Wherein our heroine learns to avoid the damned street entirely

Leaf with holes My friend, Mary Ellen, and I go way back to my advertising days; she was one of the first people I met when I moved back to Chicago from New York, and I still make fun of how relentlessly and Midwesternly cheerful she was when she poked her head into my office for the first time to invite me to lunch.

She is still way too nice to remind me of what a dark and twisted troll I was, but 20 or so years later, she's simmered down, I've cheered up and we've met in a new middle ground. Our semi-/annual conversations have become important to both of us because we serve as touchstones for one another, showing how we've changed and where we might still need to. And, since Mary Ellen forsook advertising for psychotherapy instead of something idiotic like acting, it's basically like I get a 90-minute session free, or for the price of a phone call, which, since I switched to Vonage, is almost free. Ha, ha, Mary Ellen, I win!

Anyway, after the brief-but-requisite foray into the piteous state of national affairs, we launched into the more important topic of boys boys boys. Specifically, what we were doing with ours and how it all was going. (Mary Ellen and her husband have been together 15* years, during which timeI've divorced one guy and slagged around with a bunch of others, so there's always lots of touchstoning action there.)

I'm happy to report that things are tip-top back in Illinois; I'm guessing that by the way I natter on like a schoolgirl about The BF, everyone reading this knows things are hunky-dory here in sunny California. But it was not ever thus. Which got us to talking about two things: whether mileage logged**, solo or in tandem, is responsible for things going more smoothly or whether there really is a more-right-for-you type than those hilariously inappropriate jackasses you couldn't get enough of as a girl of 30 winters.

Here we sharply diverged, with Mary Ellen taking the highly uncharacteristic "life is short, life is shit/soon it will be over" viewpoint (i.e., there is no one type of person more right for us and relationships are, at their best, "a crucible, or cauldron, depending on the day" for personal development) and me staking out the cute boy – debilitating mental illness = reasonable shot at happiness position.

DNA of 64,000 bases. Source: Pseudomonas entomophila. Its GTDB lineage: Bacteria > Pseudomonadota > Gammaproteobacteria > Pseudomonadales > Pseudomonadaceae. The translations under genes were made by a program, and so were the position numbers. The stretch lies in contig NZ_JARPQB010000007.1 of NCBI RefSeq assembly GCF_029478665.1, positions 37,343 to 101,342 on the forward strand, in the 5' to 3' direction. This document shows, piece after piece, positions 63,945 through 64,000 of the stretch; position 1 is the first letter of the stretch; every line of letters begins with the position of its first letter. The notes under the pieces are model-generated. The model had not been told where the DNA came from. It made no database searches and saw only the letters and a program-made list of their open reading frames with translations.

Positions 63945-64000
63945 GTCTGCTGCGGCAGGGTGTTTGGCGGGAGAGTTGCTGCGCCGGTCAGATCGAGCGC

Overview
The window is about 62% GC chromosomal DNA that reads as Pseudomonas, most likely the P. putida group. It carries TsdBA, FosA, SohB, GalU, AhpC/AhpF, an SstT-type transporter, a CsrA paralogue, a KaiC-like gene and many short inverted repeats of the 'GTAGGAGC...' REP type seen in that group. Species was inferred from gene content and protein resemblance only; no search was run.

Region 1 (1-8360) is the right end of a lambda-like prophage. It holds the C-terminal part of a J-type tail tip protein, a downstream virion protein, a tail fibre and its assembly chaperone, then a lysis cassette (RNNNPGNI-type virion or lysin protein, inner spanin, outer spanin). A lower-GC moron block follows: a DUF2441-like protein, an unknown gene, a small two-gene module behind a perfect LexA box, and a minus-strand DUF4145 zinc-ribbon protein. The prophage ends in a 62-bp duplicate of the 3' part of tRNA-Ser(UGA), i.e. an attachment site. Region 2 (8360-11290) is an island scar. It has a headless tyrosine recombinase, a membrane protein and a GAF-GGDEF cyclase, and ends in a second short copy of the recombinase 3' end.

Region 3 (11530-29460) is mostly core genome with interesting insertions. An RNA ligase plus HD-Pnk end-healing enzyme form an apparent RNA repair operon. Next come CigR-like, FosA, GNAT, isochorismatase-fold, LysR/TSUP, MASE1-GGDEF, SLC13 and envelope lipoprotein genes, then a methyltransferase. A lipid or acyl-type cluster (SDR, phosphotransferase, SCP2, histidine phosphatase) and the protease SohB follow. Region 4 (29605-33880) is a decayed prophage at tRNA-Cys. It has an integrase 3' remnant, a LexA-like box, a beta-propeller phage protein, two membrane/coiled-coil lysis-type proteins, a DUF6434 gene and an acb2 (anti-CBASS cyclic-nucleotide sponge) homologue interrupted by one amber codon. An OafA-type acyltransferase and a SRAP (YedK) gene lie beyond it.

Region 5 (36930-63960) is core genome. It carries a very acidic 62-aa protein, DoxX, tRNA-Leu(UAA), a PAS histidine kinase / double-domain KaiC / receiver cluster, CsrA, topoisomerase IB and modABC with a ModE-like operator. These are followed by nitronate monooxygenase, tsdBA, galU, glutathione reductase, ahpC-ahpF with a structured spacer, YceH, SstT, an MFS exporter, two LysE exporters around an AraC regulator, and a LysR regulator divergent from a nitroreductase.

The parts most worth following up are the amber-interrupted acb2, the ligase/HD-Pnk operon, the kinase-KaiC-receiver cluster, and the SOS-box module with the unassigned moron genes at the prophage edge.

However, we both agreed on one thing: time do make the difference, both in knowing what is and is not tenable and speeding up the loosening of one's monkey-like grip on the latter. This is why I'm happy to be a craggy old crone of 44 rather than the juicy scoop of 20-something I once was. Also, I have excellent genes.

Mary Ellen even supplied the poem of the day: a lovely offering by one Portia Nelson, whom you may know better as Sister Berthe in the film version of The Sound of Music (or, for you 70's hipsters, the Law Office Receptionist in the only version Can't Stop the Music). I'm being glib, but I'm actually rather moved by Portia's story, having read up on her via her lovingly crafted website and read her poem, "Autobiography in Five (Short) Chapters" on the INS (yes, the INS) website. I guess self-actualization is a hot topic of discussion among potential immigrants to the U.S.

The poem is contained in There's A Hole In My Sidewalk: The Romance of Self-Discovery, and is, apparently, quite as famous as any Von Trapp in its own right. The book (and contents) are copyrighted, so I can't but excerpt a bit here, but it resonated deeply with me, and I must needs share a stanza here, the one I got stuck in for a good 15 years:

2. I walk down the same street. There is a deep hole in the sidewalk. I pretend I don't see it. I fall in again. I can't believe I am in the same place.

But it isn't my fault.

Yeah, right.

On the one hand, where else could you be from ages 18 - 40?

On the other hand, let's hear it for 44.

xxx c

*Mary Ellen says it's actually closer to 11, but my position is if you make it past 10 years together in this farkakte world, you might as well call it 20.

**Intelligent, aware and awake mileage, that is. Just making it to age 170 is no guarantee that you will be any smarter than the average 12-year-old, and probably less smart if that 12-year-old has learned things like "don't stick your hand in there unless you're sure that thing is unplugged".

Photo by novon, used under a Creative Commons License